Label: Exabyss Records
Just in case the artwork doesn’t make it clear, there’s a simple description on the Bandcamp page for Shades Devouring Shadows that makes the intentions of both Black Sheet Servitude and Odour Sonour perfectly clear: “discomfort music”. It’s hard to get a more accurate description than that. There may be clear differences between the two acts, with Black Sheet Servitude producing depraved torture industrial (as the duo define it); whilst Odour Sonour’s creations belong more to dark ambient territories. But in terms of intention – of unsettling the listener, making them as uncomfortable as possible – their aims are perfectly aligned, and they succeed in style. Challenging, unwelcoming, and incredibly harsh, this split is certainly not something to be enjoyed, but it is definitely an experience, albeit one that will leave your soul feeling soiled simply through contact with it.
Black Sheet Servitude have the first half of the split, with “Memento” taking no time at all to throw the listener in to a world of pain and torture. Harsh percussion and wildly distorted vocals combine with ominous drones and hints of sinister piano to produce something dark and evil. Tracks such as “No Anesthetic” and “Lock Your Daughters Safe Inside” take a relatively sinister approach to the death industrial style, demonstrating that sheer volume and sensory overload is not always the best way to terrify the listener. By contrast, “The Sound Of A Slashed Jugular Moaning” is proof that there is nothing wrong with loud, harsh percussion and noise, its violence and threat more explicit than on some other tracks. But what makes this side of the split most uncomfortable are the small traces of humanity that seep through, be it via the vocals (typically massively distorted, yet still recognisable) or samples used (genre staples about violence and murder). More than that though is the aura of physical, depraved sexuality that makes itself felt simply through the presence of the music. Such aspects make it clear that two actual people – people, presumably, like you or I – made this music, and that is perhaps the most uncomfortable thought of all.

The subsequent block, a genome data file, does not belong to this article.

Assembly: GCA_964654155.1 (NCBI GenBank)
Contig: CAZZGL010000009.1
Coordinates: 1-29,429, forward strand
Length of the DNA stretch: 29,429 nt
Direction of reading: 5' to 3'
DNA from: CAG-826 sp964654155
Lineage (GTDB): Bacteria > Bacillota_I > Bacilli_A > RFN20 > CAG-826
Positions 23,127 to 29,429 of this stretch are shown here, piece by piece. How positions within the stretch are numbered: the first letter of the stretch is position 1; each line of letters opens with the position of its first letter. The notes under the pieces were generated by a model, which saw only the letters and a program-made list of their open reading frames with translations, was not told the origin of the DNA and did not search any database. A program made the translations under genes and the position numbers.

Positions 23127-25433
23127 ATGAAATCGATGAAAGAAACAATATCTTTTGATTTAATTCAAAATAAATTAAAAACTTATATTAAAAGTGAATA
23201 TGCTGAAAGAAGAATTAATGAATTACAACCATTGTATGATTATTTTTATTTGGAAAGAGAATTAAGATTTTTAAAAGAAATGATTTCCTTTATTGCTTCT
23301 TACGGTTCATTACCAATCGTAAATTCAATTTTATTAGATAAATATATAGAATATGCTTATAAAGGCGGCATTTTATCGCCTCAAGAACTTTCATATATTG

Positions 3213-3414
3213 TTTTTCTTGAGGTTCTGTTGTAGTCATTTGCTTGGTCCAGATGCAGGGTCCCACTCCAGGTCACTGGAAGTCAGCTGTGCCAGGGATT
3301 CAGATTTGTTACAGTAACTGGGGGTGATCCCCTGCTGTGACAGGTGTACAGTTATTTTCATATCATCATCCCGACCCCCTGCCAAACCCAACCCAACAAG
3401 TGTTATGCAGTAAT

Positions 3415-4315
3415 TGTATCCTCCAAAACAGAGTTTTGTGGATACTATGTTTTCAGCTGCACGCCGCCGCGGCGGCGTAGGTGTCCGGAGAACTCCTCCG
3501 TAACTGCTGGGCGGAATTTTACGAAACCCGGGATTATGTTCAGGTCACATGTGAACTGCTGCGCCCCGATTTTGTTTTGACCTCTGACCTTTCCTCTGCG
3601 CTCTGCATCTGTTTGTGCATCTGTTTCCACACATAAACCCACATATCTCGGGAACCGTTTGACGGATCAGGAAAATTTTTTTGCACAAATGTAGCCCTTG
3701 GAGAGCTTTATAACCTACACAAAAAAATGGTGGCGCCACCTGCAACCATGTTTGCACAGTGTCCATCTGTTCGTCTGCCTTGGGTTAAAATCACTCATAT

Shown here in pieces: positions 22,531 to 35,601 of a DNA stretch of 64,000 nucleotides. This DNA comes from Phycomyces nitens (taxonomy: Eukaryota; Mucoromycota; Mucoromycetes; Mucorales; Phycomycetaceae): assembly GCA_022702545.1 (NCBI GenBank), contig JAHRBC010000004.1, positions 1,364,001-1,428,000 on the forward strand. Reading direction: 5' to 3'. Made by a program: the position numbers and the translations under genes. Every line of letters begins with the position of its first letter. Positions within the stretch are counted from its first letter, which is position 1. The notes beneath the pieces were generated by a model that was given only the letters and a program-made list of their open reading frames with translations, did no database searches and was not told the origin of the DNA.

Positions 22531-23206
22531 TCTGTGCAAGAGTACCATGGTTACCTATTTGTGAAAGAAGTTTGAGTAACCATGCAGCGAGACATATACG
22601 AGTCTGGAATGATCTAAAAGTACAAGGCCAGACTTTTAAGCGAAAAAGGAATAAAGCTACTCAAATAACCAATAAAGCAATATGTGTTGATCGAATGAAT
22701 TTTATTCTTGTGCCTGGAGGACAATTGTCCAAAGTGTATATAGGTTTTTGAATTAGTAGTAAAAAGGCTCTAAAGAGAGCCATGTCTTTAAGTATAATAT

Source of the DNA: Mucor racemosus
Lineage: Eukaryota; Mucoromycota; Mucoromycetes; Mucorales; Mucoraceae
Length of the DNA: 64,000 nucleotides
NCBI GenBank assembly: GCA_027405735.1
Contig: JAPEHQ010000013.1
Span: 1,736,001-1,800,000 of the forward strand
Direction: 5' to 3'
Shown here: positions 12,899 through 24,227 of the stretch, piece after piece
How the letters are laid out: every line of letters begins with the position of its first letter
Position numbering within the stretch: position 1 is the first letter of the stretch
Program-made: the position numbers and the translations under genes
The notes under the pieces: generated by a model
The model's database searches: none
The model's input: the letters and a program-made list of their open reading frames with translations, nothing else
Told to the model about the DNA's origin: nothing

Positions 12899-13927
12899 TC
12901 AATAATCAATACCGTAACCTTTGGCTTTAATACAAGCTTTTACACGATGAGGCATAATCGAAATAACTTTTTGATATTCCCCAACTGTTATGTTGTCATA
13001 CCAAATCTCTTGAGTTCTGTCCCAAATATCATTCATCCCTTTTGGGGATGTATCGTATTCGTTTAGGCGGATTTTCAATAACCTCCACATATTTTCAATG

Odour Sonour’s side sees them offer five tracks that are more dark ambient (or death ambient, as it has been described elsewhere) in style. Following on from Black Sheet Servitude, they feel restrained and relatively sparse – a necessary cleansing. But don’t let that lull you in to thinking they are an easy listen; the music here is just as unsettling as on the previous side, only in more insidious, subtle ways. Static winds and distant, distorted cries and howls fill the air, with sparse percussion keeping things marching onward in tracks such as “Hope The End”. “The Profusion Of Dark Lines” even sees some bleak beauty come to the fore with its melody during the first half (or at least, as close to melody as music this harsh and unsettling can possess), before collapsing in to darkness with increasing violence. Likewise, “Conclusion Of The Tears” reaches towards something majestic and awe-inspiring around the halfway mark, despite there being plenty of violence and harsh sounds at work. This side is a prime example of how dark ambient can be so addictive despite its inherently off-putting nature, pulling the listener in to its deathly grip and refusing to let go. It’s also remarkable how, in contrast with Black Sheet Servitude, there is almost no trace of humanity or life present here at all. Whilst the first side of Shades Devouring Shadows has an atmosphere of sex and violence, the second side radiates death and desolation, with the title of the final track – “Humanity Is Bound To Extinguish” – feeling like a warning that came too late.
As is often the case with a split with such differing styles, to say which side is better is rather redundant – it all depends on your mindset and what you’re in the mood for. But whether you want something dominating and harsh (Black Sheet Servitude), or more sinister and subtle (Odour Sonour), there is plenty to appreciate here (“enjoy” feels like the wrong word to use with music so inherently uncomfortable).
Shades Devouring Shadows is available on CD and to stream and download via Bandcamp.